Very smart option that Kathy points out. You can test your products in the UK, Europe, Asia, etc.. by selling your Amazon items on eBay and offering Global shipping. If you see demand in Germany for example it can tell you where to put in the time setting up a new Amazon marketplace. Great advice, breadth of experience and a very helpful interview.
Tactical Arbitrage – Get an 10 day free trial with code: “Tactical”
Freeeup– Save 10% (forever) and get an instant $25.00 voucher for your first hire.
Kathy: [00:00:00] yUBC is extraordinary because I’ve always thought about this for online selling, you’re selling something that people cannot touch, so you’re selling something. You have to completely demonstrate it and explain it visually.
Stephen: [00:00:31] Hey, I’m jumping in. I’m not hitting you with any commercials or whatever. I do have a whole bunch of sponsors out on my website. If you go to your commerce momentum.com, this episode, just the newest episode, you’ll see a bunch of sponsors, um, from the seller tribe to do away, um, from, Oh man, there’s just so many of them, uh, tactical arbitrage, um, from a whole bunch of them. And you can actually get some free trials and stuff like that. But that’s not what the pitch is about. Pitches about changes I’m making in the podcast for the new year. I’m really excited. Uh, I think you’ve heard me mention a couple episodes ago about my son coming into business full time. And another, a friend of his who is a writer college graduate writer and they have a million ideas. They’re YouTube guys. So we’re adding YouTube in and just some other things.
Stephen: [00:01:14] I’m building a new studio in our studio. We’re updating it. If you see Andy Slamon’s of amazing freedom, go check out their podcast. Amazing his studio. Um, him and I were going to redo the one in the warehouse too, so we can use it for different things. So a whole bunch of cool things. I just hope you, uh, um, stay with this and um, hopefully do some more questions. Uh, some travel stuff that we’re doing. Um, we’re going to add more. I’m not going to take away, but we’re going to add more and I’ve got some amazing sellers lined up. So, uh, just want to say a, as we close out this year, get excited for next year. I am, I am so optimistic about your future along with mine and I know, um, the sellers are just going to help you advance as much as they’ve helped me.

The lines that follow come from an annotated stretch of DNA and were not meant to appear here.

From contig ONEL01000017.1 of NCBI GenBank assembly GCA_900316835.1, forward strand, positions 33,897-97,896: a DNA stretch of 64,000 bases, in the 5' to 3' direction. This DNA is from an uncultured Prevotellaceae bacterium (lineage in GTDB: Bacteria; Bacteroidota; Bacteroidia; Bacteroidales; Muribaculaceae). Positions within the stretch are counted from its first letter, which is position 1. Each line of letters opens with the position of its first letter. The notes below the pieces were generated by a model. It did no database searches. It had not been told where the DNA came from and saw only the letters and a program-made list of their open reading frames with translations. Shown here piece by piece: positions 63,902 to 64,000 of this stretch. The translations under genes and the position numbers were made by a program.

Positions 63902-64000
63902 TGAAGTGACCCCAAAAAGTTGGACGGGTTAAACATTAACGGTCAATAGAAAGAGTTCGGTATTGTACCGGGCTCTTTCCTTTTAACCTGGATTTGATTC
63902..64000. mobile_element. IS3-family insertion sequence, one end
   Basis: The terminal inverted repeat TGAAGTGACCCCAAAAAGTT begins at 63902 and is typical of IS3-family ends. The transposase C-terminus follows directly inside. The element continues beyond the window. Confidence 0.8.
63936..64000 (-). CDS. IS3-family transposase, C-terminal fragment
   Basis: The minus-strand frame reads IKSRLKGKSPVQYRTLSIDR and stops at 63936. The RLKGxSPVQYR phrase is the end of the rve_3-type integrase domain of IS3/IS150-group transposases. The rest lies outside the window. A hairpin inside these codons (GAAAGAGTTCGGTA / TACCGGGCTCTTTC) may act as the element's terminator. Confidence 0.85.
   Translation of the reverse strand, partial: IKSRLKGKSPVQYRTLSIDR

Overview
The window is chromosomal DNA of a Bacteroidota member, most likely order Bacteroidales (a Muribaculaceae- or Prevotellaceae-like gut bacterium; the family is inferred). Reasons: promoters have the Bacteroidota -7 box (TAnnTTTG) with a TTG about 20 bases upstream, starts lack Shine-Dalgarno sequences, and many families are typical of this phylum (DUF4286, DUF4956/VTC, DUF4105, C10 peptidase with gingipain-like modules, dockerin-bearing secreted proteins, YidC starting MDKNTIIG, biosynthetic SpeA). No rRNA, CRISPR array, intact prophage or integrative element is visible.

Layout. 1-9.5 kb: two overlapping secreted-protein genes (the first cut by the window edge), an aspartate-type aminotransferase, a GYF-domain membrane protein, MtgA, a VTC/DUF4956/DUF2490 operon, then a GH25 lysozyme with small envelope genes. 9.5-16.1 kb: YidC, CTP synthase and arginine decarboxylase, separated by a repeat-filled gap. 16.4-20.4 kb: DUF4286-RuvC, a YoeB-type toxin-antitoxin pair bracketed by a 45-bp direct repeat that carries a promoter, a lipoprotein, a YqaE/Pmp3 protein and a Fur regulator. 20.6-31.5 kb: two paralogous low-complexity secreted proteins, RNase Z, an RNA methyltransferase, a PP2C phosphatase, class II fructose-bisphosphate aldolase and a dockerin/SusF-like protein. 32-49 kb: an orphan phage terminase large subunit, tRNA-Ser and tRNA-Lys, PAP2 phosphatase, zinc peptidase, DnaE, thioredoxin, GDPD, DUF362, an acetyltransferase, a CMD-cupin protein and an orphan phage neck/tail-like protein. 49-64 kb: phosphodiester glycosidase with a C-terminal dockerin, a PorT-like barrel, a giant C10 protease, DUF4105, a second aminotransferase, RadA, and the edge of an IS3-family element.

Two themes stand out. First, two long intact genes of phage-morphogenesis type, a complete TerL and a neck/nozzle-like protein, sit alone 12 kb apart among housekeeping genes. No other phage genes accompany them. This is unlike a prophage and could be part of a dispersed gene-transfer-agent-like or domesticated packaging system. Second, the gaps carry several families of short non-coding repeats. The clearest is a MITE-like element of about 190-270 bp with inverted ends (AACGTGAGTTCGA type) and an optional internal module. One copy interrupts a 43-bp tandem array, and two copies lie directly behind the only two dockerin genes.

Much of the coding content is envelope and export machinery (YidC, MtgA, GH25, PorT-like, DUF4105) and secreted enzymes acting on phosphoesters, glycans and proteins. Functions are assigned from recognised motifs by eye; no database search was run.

Stephen: [00:01:56] Um, so look forward to it. Just wanna say thank you. Um, love and, uh, happy holidays. Merry Christmas. In my case for our, our, our family from my wife and I and my son Nicholas to my wife Donna and I take care. Welcome back to the e-commerce momentum podcast. This is episode 419. Kathy Terrell. Um, Kathy is, you know, most people would think of her as an eBay only speaker, but she’s not, she’s omnichannel, multichannel, um, brand, uh, developer, kind of a person now really saying, you know, add eBay, uh, because you’re missing, um, sales. She lays out a great case. Um, some very good examples of why eBay right now is so important for, uh, private label sellers on Amazon. So important. Um, some of the things I’ve never ever thought about, but when she says it, it’s just like the light bulb went on and it’s just some really great stuff.
Stephen: [00:02:51] Um, a lot of experience. Uh, she’s in New York city, so we of course the, uh, contractors and, uh, you know, all the, all those people pulled up in front of her house as soon as we started to hammer away. So you’ll hear a little hammering. We did not hear any sirens. Almost every time I talked to in New York person, you hear sirens. There were not any incidents during this other than those trades, uh, people, uh, fixing something or doing whatever. Um, but a lot of great information, a lot of great stuff and she’s a podcaster and her podcast is, I love to be selling. Um, Kathy Tarell, I love to be selling. Um, uh, you can, you can check that out on her website. I love to be selling.com forward slash podcast and you’ll have to find it there. But look, this information is valuable and she’s available.
Stephen: [00:03:31] You can reach out to her. She is, uh, approachable. Um, and is that a lot of conferences, speaking of very approachable and just ask for help and she’s the type of person to help you. Great stuff. Let’s get into the podcast and we’ll come back to the e-commerce [inaudible] podcast. This is take two on an interview that I’m trying to do with somebody who we’ve been talking for years about getting together and neither one of our schedules allow it until now. And we’re forcing it to happen because I think, you know, it’s funny, I get to think about the first time I’ve talked with her that nobody else heard. And it builds. This is a life that is built upon the previous period and I think there’s so many examples in your, whoever’s listening’s personal life. I think Kathy Tarell is going to help you figure out how you could use this to help in this e-commerce space. Not only eBay. She is not. While she does ambassador eBay, she’s any commerce ambassador. Welcome Cathy.
Stephen: [00:04:28] And you know, I don’t know if you thought about our conversation at all, uh, um, last week, but I thought about it and I thought about, you know, and we’re going to go through how you got to where you are, but you, you are really somebody who has embraced, uh, and, and, and just really taken advantage of the things that you’ve learned. I mean, is that, is that fair? I mean, I know it’s a weird place to start, but it’s, do you, do you realize that, I mean, do you notice that?